I know I usually blog about my experiences with knitting, but I do still do some beading as well. It has become difficult in recent years do to aging eyes, but I do still enjoy it almost as much as knitting. So today I am going to talk a bit about the first off-loom bead-weaving technique I learned; Crochet Beaded Rope.
This fun technique is enjoying a bit of a resurgence and I couldn’t be more pleased. It is still my favorite technique because it is so portable. All your beads are pre-strung before you get started so once strung you can take your project anywhere. When I was first doing these necklaces it wasn’t unusual to see me working on one in doctor’s office waiting rooms and even in restaurants. Here are a few of the necklaces I have made.
As you can see I definitely prefer to go simple with my designs. Most of my ropes are simple spiral designs but I do have the stray striped design. Other bead artists have taken the art form to some extreme heights with very elaborate patterns. Some even have patterns that do not repeat. Because you have to string your beads in advance according to pattern, planning the pattern out in advance is necessary. These elaborate designs awoke a question in my mind this morning about planning. I have seen some books with these patterns graphed out in them. Beading graphs are used for lots of techniques, especially peyote stitch. There are even sites on the internet where you can download free files of these graph papers. But I have never seen graph paper for crochet beaded ropes.
So what do you do if you have an elaborate pattern in mind that needs to be graphed out? It occurred to me that with a little modification you can adapt other graph paper to be used for planning out a crochet beaded rope pattern. My first thought was to try and use peyote graph paper. Note: The picture below was taken from a graph paper obtained from Fire Mountain Gems website.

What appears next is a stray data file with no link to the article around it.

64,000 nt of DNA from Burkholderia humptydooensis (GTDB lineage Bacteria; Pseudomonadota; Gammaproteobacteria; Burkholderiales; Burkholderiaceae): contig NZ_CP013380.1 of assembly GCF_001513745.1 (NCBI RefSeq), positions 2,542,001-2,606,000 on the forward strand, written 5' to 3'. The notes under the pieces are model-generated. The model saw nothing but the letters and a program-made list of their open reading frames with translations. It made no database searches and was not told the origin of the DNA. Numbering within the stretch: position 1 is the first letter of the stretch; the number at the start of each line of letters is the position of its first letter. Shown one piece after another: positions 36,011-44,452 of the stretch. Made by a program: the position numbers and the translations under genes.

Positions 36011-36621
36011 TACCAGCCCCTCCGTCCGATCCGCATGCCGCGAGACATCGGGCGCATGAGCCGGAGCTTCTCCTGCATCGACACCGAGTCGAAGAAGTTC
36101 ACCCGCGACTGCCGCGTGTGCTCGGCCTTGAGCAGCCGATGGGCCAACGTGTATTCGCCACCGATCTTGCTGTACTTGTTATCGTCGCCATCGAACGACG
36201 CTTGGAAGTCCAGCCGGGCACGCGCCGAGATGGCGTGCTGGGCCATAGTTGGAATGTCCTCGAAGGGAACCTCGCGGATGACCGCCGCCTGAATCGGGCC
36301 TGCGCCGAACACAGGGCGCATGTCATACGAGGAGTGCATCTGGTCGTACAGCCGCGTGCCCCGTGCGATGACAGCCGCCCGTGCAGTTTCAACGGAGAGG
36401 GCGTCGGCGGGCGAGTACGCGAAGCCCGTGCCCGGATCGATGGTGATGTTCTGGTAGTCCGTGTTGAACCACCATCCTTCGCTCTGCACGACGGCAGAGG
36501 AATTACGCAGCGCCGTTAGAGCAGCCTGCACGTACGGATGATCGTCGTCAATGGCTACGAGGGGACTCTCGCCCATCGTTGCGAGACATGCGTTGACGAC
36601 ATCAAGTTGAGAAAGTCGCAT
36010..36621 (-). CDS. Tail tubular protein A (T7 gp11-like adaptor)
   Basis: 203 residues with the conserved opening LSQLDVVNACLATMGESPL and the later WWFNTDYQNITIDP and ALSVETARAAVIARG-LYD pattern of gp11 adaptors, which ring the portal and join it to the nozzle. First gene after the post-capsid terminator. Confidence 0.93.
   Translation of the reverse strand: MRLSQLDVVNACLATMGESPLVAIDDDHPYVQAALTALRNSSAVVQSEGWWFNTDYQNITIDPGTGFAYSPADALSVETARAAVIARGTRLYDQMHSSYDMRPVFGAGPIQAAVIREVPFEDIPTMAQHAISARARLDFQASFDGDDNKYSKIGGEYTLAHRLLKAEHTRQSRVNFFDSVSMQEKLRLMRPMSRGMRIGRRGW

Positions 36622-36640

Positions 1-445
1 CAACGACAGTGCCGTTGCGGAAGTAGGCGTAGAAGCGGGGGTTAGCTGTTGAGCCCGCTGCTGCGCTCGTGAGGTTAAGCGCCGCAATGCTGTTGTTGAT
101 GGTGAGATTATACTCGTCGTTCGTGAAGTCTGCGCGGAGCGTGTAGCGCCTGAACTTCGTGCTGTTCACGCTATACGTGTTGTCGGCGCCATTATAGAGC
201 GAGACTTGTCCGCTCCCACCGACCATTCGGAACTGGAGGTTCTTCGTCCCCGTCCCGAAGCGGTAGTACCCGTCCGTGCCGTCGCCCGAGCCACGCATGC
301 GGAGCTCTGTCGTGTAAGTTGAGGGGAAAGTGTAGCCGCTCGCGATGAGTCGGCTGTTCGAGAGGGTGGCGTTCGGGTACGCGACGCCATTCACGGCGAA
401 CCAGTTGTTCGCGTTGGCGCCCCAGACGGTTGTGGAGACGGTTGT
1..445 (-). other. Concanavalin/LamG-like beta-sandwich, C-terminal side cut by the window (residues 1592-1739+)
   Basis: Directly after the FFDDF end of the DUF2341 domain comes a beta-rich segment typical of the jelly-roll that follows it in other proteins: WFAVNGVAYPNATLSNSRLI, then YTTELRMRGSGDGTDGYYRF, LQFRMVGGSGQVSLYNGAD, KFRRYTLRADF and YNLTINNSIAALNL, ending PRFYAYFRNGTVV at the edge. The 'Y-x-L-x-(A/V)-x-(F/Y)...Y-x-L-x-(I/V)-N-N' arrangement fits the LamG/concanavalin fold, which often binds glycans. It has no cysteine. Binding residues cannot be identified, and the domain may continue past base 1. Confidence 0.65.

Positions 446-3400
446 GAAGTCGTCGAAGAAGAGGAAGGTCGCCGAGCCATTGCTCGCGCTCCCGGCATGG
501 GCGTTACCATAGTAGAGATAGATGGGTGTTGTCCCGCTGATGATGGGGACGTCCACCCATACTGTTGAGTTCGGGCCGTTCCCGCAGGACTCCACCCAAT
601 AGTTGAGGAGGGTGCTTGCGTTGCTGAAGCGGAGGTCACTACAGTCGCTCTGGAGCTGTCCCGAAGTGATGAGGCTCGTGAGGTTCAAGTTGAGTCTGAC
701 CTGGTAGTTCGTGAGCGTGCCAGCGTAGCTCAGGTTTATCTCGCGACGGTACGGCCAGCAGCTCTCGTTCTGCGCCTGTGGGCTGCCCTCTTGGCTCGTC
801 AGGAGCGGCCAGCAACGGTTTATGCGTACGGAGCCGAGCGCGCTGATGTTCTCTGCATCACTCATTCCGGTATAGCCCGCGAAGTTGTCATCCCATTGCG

When I looked at the paper above I realized that the orientation of the “beads” in it are turned 45 degrees from the orientation of the actual beads in the rope. I first thought I could turn the graph and then put diagonal lines in to mark off my “territory” when the light bulb came on and I realized that brick stitch is the correct orientation. So I then downloaded a brick stitch graph, pictured below, and again taken from a Fire Mountain Gems website graph.
Now what do I do?
To start planning your rope you need to block off the pattern in the needed width. If you want a rope that is 6 beads around, you will need to draw parallel diagonal lines on the paper that are 6 beads apart. Whatever the bead circumference for your rope will be, that is how many beads wide you need to block off on your pattern. Once the tedious part of the job is done, the fun begins! Start coloring in your pattern with coloring pencils. I recommend using pencils that are erasable because you will likely want to make changes as you go.
After you are done with your design then you are ready to start stringing your beads. I usually recommend reading the graph from the bottom up but you can do it either way. But do you read from left to right or right to left? Assuming you want the finished rope to look exactly like the graph it is very important you string correctly. The correct way depends on if you crochet left handed or right handed.
If you crochet right handed: read your graph left to right and bottom to top or right to left and top to bottom.
If you crochet left handed: read your graph right to left and bottom to top or left to right top to bottom.
If you do not know how to do this fabulous technique, we will be offering regular classes starting in April. Or you can schedule a one-on-one.